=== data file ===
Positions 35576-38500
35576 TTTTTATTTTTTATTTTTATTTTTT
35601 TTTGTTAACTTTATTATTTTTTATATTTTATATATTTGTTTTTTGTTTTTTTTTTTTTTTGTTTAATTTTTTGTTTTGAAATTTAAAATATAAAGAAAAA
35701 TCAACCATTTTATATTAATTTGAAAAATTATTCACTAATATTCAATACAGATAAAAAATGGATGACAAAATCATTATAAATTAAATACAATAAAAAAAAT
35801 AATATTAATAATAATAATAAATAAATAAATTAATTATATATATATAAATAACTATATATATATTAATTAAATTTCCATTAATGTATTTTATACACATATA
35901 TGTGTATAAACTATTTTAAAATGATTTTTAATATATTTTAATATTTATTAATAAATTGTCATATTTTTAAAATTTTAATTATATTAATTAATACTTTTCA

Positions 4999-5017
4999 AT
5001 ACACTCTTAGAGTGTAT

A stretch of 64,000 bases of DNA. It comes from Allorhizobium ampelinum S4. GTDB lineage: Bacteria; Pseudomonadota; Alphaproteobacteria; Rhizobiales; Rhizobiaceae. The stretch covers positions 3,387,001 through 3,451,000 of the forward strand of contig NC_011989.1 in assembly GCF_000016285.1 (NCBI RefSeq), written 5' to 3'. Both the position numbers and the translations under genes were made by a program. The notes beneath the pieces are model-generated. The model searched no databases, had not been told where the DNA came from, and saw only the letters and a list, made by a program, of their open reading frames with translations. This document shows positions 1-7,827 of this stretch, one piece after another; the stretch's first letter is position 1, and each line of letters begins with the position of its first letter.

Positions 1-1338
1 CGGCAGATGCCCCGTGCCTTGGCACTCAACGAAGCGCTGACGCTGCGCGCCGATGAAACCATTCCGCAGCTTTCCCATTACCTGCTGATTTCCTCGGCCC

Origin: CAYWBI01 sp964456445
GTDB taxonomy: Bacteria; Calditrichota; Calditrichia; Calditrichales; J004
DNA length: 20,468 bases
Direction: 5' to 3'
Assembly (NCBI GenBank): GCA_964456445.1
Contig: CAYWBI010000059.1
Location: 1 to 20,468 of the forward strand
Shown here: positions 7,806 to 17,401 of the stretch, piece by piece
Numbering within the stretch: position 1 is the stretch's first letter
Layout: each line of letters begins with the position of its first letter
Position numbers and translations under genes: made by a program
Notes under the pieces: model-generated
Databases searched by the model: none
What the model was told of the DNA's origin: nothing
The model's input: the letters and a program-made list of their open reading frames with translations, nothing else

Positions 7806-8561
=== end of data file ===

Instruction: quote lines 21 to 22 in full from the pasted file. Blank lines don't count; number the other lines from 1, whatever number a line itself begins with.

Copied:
Numbering within the stretch: position 1 is the stretch's first letter
Layout: each line of letters begins with the position of its first letter